We’re here in the Philippines signing a defense agreement. Ten years ago, fifteen years ago there was enormous tensions around our defense relationship with the Philippines. And so it’s hard to square whatever it is that the critics are saying with facts on the ground, events on the ground here in the Asia Pacific region. Typically, criticism of our foreign policy has been directed at the failure to use military force. And the question I think I would have is, why is it that everybody is so eager to use military force after we’ve just gone through a decade of war at enormous costs to our troops and to our budget? And what is it exactly that these critics think would have been accomplished?

My job as Commander-in-Chief is to deploy military force as a last resort, and to deploy it wisely. And, frankly, most of the foreign policy commentators that have questioned our policies would go headlong into a bunch of military adventures that the American people had no interest in participating in and would not advance our core security interests.

So if you look at Syria, for example, our interest is in helping the Syrian people, but nobody suggests that us being involved in a land war in Syria would necessarily accomplish this goal. And I would note that those who criticize our foreign policy with respect to Syria, they themselves say, no, no, no, we don’t mean sending in troops. Well, what do you mean?  Well, you should be assisting the opposition – well, we’re assisting the opposition. What else do you mean? Well, perhaps you should have taken a strike in Syria to get chemical weapons out of Syria. Well, it turns out we’re getting chemical weapons out of Syria without having initiated a strike. So what else are you talking about?  And at that point it kind of trails off.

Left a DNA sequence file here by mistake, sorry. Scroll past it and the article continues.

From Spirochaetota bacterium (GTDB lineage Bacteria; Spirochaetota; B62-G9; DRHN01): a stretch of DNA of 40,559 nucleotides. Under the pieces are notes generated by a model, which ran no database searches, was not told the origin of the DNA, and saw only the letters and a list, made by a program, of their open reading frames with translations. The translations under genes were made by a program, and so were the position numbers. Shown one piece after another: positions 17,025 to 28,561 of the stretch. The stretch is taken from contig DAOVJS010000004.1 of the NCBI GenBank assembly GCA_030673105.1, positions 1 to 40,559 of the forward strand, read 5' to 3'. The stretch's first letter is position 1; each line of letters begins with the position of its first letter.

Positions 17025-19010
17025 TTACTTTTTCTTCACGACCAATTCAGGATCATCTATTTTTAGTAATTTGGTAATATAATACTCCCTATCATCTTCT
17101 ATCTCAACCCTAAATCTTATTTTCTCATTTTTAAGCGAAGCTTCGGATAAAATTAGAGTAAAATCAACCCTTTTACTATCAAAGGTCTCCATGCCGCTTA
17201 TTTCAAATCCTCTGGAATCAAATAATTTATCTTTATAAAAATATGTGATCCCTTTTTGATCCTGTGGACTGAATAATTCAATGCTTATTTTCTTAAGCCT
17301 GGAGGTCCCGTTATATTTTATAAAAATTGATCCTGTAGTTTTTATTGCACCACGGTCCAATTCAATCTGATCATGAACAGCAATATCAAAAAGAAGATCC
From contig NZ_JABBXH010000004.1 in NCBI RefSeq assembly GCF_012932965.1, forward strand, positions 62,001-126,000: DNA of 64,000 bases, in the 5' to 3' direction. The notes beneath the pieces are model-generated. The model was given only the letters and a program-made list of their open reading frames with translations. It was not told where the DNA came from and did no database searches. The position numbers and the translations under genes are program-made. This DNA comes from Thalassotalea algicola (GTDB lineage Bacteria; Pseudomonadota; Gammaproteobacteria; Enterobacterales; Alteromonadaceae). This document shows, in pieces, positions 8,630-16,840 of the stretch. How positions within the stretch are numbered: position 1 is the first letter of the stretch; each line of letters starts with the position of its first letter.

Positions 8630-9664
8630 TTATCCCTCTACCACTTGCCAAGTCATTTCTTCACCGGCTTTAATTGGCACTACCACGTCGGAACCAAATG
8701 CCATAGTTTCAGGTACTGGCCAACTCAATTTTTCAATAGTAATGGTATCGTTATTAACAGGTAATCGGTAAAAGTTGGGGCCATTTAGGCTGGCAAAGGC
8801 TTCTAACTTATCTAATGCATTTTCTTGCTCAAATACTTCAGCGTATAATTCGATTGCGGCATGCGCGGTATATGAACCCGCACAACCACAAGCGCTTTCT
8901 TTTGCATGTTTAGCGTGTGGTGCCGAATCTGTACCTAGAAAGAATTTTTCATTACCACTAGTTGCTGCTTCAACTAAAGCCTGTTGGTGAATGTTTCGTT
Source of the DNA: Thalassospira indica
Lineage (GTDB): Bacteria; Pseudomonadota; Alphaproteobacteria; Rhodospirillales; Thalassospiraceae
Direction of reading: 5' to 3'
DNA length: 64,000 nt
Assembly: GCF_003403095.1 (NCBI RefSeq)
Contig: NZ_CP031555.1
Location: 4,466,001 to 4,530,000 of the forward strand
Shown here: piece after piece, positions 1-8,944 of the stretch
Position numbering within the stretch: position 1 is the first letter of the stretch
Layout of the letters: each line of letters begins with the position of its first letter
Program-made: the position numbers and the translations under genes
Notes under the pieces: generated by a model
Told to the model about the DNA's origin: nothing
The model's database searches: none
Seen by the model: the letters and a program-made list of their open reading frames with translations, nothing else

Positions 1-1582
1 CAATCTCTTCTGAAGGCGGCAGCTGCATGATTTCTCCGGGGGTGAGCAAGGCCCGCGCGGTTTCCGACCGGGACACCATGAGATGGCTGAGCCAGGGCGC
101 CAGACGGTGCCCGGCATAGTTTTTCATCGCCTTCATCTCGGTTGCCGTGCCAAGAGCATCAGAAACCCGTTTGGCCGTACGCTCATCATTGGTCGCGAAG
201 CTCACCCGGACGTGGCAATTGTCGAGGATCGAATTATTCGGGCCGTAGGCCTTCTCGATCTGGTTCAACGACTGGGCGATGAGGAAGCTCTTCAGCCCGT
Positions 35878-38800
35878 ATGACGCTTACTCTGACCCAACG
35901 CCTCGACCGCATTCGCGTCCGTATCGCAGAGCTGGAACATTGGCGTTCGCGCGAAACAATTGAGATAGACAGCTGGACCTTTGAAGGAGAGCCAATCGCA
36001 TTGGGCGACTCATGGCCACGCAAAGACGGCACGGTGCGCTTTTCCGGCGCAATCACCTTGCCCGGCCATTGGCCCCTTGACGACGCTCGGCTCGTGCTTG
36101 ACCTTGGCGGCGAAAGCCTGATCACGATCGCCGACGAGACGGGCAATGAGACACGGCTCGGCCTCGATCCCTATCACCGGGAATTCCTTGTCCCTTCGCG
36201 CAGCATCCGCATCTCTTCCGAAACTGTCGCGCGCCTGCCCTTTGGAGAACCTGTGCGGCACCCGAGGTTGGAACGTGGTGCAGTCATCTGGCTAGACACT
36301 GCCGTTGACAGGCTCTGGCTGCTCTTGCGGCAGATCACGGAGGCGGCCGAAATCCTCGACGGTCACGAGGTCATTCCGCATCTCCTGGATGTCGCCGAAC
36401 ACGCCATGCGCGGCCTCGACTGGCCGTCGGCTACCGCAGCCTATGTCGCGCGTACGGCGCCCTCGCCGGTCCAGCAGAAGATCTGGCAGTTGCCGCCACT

In Ukraine, what we’ve done is mobilize the international community. Russia has never been more isolated. A country that used to be clearly in its orbit now is looking much more towards Europe and the West, because they’ve seen that the arrangements that have existed for the last 20 years weren’t working for them. And Russia is having to engage in activities that have been rejected uniformly around the world. And we’ve been able to mobilize the international community to not only put diplomatic pressure on Russia, but also we’ve been able to organize European countries who many were skeptical would do anything to work with us in applying sanctions to Russia.